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Bush, Chuan: a lesson in management styles

Dec 22, 2000

President-elect George W Bush plans to run the White House in a corporate management style. He will assume the role of a chairman overseeing broad policies. Vice President-elect Dick Cheney, who will bring his extensive experience in defence and national security to the executive office, will take charge as chief executive officer (CEO). Andrew Card, who will be appointed as the White House's chief of staff, will become chief operating officer (COO).

Bush has been serving in government for only six years and has had virtually no Washington experience. With this management structure, he should be comfortable in the most powerful executive office in the world. Since Bush is not known as an executive with an eye for detail, he can rely on Cheney and Card to work closely with him on new initiatives or nitty-gritty issues confronting the executive office on a day-to-day basis.

If elected, Thaksin Shinawatra, the leader of the Thai Rak Thai, intends to run the country as Thailand Inc. He fashions his leadership style as a CEO, in a way criticising the leadership of Prime Minister Chuan Leekpai, who has allowed Finance Minister Tarrin Nimmanahaeminda, the chief financial officer (CFO), to run the whole show. His campaign on strong leadership has been rather appealing to the electorate, although nobody is quite certain how he will use his leadership to implement policies that would actually deliver results.

Chuan will need to beef up his leadership style to earn renewed confidence. He is the embodiment of the bureaucratic system, which still dominates the conduct of the country's affairs. During his three-year tenure, Chuan did not attach much importance to his team of advisers at Baan Pitsanulok, the Thai answer to the White House. Instead, he relied on Tarrin, who centralised all the strategic management decisions because the Finance Ministry controls the purse of the country.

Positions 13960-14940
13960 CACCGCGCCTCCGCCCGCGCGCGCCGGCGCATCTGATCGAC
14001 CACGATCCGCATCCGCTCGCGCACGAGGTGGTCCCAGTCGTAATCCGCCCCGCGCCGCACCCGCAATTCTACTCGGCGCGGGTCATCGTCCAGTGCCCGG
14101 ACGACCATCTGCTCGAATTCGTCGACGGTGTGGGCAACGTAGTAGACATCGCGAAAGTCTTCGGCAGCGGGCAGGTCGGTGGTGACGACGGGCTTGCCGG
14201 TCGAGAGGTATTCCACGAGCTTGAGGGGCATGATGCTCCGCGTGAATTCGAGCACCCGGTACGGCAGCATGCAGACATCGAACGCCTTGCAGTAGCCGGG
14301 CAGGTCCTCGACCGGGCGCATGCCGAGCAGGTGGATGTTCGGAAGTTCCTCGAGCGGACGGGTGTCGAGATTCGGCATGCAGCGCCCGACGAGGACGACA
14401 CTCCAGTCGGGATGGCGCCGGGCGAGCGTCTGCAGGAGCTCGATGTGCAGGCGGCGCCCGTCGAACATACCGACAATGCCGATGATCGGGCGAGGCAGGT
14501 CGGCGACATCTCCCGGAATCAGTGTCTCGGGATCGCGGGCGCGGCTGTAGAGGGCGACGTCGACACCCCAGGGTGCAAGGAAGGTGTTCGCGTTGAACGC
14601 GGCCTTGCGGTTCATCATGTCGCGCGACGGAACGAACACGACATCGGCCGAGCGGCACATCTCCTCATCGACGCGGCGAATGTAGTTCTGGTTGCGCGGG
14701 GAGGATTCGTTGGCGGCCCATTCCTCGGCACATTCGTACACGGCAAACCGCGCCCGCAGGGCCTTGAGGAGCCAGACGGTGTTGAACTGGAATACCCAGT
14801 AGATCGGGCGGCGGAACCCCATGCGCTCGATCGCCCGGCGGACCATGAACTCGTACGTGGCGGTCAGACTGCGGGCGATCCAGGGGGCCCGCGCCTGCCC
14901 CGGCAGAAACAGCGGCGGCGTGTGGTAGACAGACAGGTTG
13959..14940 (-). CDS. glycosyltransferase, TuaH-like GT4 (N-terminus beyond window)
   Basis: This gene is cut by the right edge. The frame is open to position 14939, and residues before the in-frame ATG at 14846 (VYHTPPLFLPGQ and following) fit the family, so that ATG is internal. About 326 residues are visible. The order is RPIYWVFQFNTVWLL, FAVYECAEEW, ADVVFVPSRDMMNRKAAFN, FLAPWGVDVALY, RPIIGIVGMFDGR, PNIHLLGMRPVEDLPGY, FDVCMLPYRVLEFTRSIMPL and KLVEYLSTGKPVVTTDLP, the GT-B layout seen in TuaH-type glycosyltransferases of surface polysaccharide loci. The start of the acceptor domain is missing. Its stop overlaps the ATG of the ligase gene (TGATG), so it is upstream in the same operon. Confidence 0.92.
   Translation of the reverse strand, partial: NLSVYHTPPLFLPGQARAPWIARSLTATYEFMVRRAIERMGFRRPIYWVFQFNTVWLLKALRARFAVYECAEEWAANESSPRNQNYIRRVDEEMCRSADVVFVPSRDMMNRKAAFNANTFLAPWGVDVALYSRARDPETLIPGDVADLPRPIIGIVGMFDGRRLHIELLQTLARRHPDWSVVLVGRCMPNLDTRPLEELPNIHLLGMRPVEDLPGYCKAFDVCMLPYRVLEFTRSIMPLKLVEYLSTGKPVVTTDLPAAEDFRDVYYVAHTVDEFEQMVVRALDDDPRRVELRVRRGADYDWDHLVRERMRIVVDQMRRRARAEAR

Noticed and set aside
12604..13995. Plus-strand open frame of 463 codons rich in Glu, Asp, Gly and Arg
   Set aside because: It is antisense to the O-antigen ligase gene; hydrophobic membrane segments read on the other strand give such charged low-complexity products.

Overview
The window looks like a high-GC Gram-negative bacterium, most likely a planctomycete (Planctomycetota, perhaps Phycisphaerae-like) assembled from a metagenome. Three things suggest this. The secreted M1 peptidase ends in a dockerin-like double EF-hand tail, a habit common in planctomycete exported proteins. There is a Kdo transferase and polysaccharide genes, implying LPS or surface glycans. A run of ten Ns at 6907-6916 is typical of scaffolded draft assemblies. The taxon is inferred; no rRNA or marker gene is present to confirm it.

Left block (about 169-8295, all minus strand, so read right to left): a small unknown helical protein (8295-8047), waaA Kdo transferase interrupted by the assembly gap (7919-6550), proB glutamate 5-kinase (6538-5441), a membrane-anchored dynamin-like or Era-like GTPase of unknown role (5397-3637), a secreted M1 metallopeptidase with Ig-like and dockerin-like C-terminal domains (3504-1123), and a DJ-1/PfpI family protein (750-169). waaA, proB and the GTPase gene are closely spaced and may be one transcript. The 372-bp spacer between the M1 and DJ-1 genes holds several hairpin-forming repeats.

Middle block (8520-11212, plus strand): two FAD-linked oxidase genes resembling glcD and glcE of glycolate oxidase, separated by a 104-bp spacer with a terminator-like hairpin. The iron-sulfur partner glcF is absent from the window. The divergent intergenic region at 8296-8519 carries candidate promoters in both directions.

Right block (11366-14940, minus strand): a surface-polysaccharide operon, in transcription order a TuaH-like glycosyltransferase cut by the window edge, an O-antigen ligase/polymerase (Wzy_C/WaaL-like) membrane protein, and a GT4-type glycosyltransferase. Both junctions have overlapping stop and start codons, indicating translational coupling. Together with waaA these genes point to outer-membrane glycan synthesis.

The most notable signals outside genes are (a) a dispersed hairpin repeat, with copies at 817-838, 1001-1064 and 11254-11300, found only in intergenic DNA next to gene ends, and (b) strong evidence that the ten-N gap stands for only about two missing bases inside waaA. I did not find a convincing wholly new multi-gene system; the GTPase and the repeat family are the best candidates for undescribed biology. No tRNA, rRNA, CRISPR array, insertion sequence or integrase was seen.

Dr Supachai Panitchpakdi, the deputy prime minister and head of the economic team, failed to play any notable role in the management of the country. So the Chuan government for the most part spent most of its time tackling short-term problems without enough concentration to work on the long-term solutions for the country's competitiveness, such as education, technology upgrades or industrial restructuring.

A typical Monday meeting of the Council of Economic Ministers saw Chuan preside over the routine deliberations of reports or proposals submitted by bureaucrats. The Council of Economic Ministers meeting was supposed to screen important agenda before being deliberated by the full Cabinet on the following Tuesday. This format of meetings of the Council of Economic Ministers was time-consuming and did not produce quick results because ministers wasted all their energy reading tonnes of documents without enough time to design or implement the programmes.

Supachai has recently proposed that the new government do away with the present procedures of the Council of Economic Ministers meeting by limiting its scope to deliberating on the sectoral restructuring of the economy. Other committees set up by different ministries will also need to be merged or restructured to ensure that they can speed up their assignments without doing overlapping work, Supachai suggests.

However, this management format has helped Chuan to escape all the blame for the economic crisis, which lands in the lap of Tarrin alone. Nobody took on Dr Amnuay Viravan for failing to tackle the 1997 crisis, but everyone shifted all the blame to the then prime minister Chavalit Yongchaiyudh.

Many are quick to criticise Chuan's indecisiveness, but Chuan's political manoeuvring is unsurpassed. He prefers to listen to different opinions without giving out his own opinions, thus obscuring his position. Chuan looks upon himself as a champion of parliamentary democracy.

So his utmost objective throughout his three-year tenure was to ensure political stability until the government ended its term. The combination of the Chavalit and Chuan governments produced the first ever time that Parliament served its full four-year term since parliamentary democracy was introduced in 1932.

In this respect, Chuan has made history for himself.

BY THANONG KHANTHONG

 

 

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